Horgen, a Swiss village on the shores of Lake Zurich, seems far removed from the gritty industrial zones of Asia. With its gingerbread homes and mountain views, it looks more like a resort.

But Horgen is home to SSM, a company that has become an important supplier to Asia. Its machines turn polyester and other synthetic fibers into custom-designed threads. If the rise of textiles in Asia has been a gold rush, this Swiss company has been among those cashing in by making the picks and shovels.

Workers at the factory earn roughly 6,000 Swiss francs ($5,940) a month — some 10 times what SSM pays its workers at its Chinese factory. It makes its most sophisticated components in Switzerland and at another plant in Italy. It uses China for lower-grade machines.

The company sells virtually all of its products abroad, chiefly in Asia. It buys metal parts from the Czech Republic and Poland, electronic components from Malaysia, and electric motors from an American company that makes them at a factory in India. Another American company supplies software.

“There is not a single machine that we have that we are able to build with materials from one country,” said Mr. Maurer, the SSM chairman.

If the United States were to impose trade barriers on China, that might slow Chinese demand for Swiss-made textile machinery. That would potentially reduce Swiss purchases of American goods and services.

But Mr. Maurer struggles to see how this would create any jobs in the United States. The American textile industry is small and increasingly dominated by robots. The rest of the world holds billions of hands willing to work cheaply.

“Someone else will pick up the business,” Mr. Maurer said. “These markets are very fast.”

But the textile and apparel trades are relatively simple businesses. If the cost of making trousers becomes less appealing in China, a room full of sewing machines in Cambodia can quickly be filled with low-wage seamstresses.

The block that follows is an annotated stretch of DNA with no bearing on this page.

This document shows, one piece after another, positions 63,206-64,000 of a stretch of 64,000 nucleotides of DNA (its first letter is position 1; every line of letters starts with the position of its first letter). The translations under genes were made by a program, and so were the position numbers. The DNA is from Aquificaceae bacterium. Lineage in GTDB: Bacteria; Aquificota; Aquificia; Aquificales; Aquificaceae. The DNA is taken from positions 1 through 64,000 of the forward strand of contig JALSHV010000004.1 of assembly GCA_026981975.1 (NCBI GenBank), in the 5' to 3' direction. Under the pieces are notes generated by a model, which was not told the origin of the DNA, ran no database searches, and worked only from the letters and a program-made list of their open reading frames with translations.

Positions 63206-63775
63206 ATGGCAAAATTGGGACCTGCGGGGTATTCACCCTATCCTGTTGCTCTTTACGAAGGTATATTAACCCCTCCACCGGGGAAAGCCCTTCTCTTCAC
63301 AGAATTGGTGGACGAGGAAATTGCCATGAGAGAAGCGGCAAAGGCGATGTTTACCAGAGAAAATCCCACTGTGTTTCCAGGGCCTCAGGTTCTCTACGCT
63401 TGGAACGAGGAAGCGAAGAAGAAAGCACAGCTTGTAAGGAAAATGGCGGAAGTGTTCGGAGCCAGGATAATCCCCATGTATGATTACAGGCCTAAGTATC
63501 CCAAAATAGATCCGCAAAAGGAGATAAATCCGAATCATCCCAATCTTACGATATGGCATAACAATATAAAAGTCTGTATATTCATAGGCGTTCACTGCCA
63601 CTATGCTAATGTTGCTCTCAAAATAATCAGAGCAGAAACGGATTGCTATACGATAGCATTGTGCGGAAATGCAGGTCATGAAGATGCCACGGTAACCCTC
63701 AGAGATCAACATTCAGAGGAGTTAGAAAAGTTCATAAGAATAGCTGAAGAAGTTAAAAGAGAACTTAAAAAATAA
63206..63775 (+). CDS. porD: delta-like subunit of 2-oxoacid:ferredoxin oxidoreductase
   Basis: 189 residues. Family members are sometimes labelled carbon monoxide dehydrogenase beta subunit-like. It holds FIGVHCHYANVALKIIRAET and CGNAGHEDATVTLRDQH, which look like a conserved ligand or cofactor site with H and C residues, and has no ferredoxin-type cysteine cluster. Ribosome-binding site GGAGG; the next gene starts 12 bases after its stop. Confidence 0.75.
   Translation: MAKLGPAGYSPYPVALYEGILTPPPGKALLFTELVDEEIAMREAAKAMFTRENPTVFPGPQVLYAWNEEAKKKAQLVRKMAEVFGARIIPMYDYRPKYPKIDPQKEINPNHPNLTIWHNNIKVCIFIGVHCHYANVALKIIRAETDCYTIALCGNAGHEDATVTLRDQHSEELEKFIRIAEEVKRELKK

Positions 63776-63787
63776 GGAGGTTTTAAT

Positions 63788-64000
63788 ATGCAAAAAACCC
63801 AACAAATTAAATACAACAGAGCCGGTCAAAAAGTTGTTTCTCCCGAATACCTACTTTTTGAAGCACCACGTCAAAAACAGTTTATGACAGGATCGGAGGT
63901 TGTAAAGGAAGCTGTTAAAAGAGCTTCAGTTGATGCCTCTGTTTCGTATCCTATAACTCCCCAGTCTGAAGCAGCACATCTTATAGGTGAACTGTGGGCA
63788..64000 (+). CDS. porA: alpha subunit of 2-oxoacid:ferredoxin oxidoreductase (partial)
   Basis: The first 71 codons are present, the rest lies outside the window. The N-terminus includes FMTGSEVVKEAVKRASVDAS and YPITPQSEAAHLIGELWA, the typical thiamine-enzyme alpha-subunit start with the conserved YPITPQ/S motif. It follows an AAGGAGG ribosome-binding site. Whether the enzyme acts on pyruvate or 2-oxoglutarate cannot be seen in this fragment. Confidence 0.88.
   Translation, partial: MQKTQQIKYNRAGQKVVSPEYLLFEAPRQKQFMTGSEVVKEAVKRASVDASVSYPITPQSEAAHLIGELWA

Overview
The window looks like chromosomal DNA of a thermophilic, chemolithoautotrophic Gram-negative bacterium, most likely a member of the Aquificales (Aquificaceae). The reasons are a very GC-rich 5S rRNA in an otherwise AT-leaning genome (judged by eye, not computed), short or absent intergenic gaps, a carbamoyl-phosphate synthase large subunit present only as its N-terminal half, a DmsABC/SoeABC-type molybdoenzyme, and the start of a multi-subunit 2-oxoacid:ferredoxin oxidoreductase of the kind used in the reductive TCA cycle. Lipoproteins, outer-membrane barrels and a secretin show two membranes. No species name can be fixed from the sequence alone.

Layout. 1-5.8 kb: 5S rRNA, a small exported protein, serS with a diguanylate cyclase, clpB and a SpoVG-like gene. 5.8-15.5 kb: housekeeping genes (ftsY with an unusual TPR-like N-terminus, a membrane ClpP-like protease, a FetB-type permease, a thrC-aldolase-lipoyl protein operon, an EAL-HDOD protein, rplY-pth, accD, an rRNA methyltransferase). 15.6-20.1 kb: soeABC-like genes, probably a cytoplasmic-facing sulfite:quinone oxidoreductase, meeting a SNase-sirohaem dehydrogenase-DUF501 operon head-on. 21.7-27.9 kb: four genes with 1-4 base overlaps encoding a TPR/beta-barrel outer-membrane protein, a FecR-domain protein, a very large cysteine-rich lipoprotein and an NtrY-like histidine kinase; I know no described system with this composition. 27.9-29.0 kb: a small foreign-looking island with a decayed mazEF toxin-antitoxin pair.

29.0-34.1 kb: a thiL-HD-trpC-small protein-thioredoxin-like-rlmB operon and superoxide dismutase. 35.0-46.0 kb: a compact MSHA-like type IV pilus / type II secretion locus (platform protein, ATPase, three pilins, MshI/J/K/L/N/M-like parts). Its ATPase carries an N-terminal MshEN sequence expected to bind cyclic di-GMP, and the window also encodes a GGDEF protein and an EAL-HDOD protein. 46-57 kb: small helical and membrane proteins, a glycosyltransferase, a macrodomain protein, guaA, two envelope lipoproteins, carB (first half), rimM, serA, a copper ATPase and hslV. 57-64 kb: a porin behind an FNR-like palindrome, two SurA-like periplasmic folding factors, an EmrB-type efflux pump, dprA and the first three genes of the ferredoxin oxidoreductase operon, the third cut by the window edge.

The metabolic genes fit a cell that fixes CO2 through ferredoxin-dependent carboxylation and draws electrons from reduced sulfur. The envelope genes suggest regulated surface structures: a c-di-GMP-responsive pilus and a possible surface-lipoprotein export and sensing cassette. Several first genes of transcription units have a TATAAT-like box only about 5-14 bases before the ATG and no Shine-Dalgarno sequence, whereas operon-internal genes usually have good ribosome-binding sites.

Industries involving precision machinery are not so easily reassembled somewhere else. An abrupt change to the economics would devastate factories that could not quickly line up alternative suppliers.

American automakers are especially dependent on the global supply chain. Between 2000 and 2011, the percentage of imported components that went into exported American-made vehicles grew to 35 percent, from 24 percent, according to the Organization for Economic Cooperation and Development.

At EBW Electronics in Holland, Mich., workers in lab coats tend boxy soldering machines as they make circuitry for LED lights that go into cars. It buys tiny parts and slots them into circuit boards, which are sold to major automakers. Some 80 percent of the components are imported from China.

Even that number fails to capture the degree to which the company — and its 240 workers — depend on unfettered trade.

Pat LeBlanc, the chairman, pointed to a nib of metal on a circuit board. The silicon was extracted at a plant in Minnesota, then processed into a thin wafer at another factory in Massachusetts. The wafer was shipped to China for testing, cut into pieces at another Chinese factory, and then delivered to the Philippines for a chemical process. Then it went back to China to be put onto a reel that can be inserted into soldering machines here in Michigan.

“It literally is a global supply chain,” Mr. LeBlanc said.

Mr. Reid, the owner of the theater seating company, could not imagine having to buy everything from American suppliers.

Buying upholstery domestically would raise his fabric costs as much as 40 percent.

“All the componentry, all the cords, it all comes from China,” he said. “I don’t know that you could ever get all of that made in the United States. Some of these industries have just been abandoned.”

He wandered into the paint shop, where a worker was spraying chair backs. He picked up a can of paint and read the label: “Made in the U.S.A., with Global Materials.”